Chris Holmes Earns Missouri Teacher of the Year Honors, the Second in a Row for Truman Alumni
Nearly 150 years have passed since the University was founded with the goal of educating teachers, but some things never change. Truman still produces top-notch teachers, as proven by consecutive Missouri Teacher of the Year recipients.
Chris Holmes (’90), a journalism teacher at Hazelwood West High School near St. Louis, was named the state’s Teacher of the Year in August. His award comes on the heels of Jamie (Smith) Manker (’98, ’00) earning the honor the previous year.
For Holmes, the award itself might not be as much of a surprise as the fact that he ever became a teacher in the first place. He originally had designs on a career solely in journalism.
“I was planning a lifetime of writing, covering news from every corner of the world,” he said.
It was not until his journalism advisor at Truman, Les Dunseith, asked him to present a session on newswriting to prospective students that he felt the urge to teach.
“That’s when it happened. When I was speaking to this group of wide-eyed teenagers,” he said. “Something clicked. Then sparked. Then caught fire. That utterly unique feeling of connecting with kids has been burning ever since.”
Holmes would go on to earn a Bachelor of Science in Education degree with a specialization in journalism, a field not usually explored by future teachers.
“If memory serves me correctly, I was the only education major studying journalism during my time at Truman,” he said. “However, my professors were flexible in providing opportunities for me to focus on journalism, while the majority of my peers studied core subjects.”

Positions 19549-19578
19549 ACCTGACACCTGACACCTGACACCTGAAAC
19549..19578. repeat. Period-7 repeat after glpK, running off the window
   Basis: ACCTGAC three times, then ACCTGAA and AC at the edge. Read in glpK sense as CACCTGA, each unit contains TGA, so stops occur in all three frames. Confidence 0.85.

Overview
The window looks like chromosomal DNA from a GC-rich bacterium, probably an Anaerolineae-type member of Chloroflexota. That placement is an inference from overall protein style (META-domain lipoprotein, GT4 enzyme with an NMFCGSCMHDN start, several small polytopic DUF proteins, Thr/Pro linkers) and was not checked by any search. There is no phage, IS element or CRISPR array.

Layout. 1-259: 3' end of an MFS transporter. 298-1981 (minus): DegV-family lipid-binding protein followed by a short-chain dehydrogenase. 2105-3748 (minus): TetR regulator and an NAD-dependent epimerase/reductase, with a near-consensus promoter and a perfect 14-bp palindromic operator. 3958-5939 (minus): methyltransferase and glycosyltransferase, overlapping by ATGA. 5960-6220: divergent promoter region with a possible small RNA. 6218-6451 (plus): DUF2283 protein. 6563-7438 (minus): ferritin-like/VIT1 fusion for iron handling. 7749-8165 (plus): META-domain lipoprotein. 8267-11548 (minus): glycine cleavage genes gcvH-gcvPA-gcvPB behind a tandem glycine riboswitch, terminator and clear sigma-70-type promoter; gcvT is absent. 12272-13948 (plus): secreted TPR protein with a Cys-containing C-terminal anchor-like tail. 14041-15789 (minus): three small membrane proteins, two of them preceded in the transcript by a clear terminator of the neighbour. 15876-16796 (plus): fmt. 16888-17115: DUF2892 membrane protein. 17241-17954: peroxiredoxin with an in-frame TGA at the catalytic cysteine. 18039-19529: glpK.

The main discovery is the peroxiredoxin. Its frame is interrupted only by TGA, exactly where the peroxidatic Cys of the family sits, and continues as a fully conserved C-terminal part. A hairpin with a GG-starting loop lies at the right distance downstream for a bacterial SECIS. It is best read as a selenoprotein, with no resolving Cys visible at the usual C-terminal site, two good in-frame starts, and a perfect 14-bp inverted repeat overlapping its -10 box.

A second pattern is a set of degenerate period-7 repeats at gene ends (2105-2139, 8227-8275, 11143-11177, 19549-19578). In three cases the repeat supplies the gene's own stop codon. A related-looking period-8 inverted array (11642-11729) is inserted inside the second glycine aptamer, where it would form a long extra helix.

Holmes tries to maintain flexibility in his own teaching curriculum. He was the catalyst in creating a journalism field trip program at Hazelwood West. Last year, he took a group of students to the border town of Weslaco, Texas, so they could examine, firsthand, the topic of immigration reform and explore teenagers’ perspectives on the issue (Truman Review, Summer 2014). He hopes to plan similar trips with a variety of locations and topics.
When the events in nearby Ferguson, Mo., were taking center stage in the national news, Holmes visited the area in person so he could fully understand and discuss the matter with his students when the school year started. While some teachers might shy away from controversial topics with high school students, Holmes thinks it is important, and he feels it might actually give him a distinct advantage in inspiring them.
“The students are instantly engaged because it may seem more real or relevant to them than traditional subjects,” Holmes said. “I suspect that getting ninth graders excited about algebra is much more difficult than what I do.”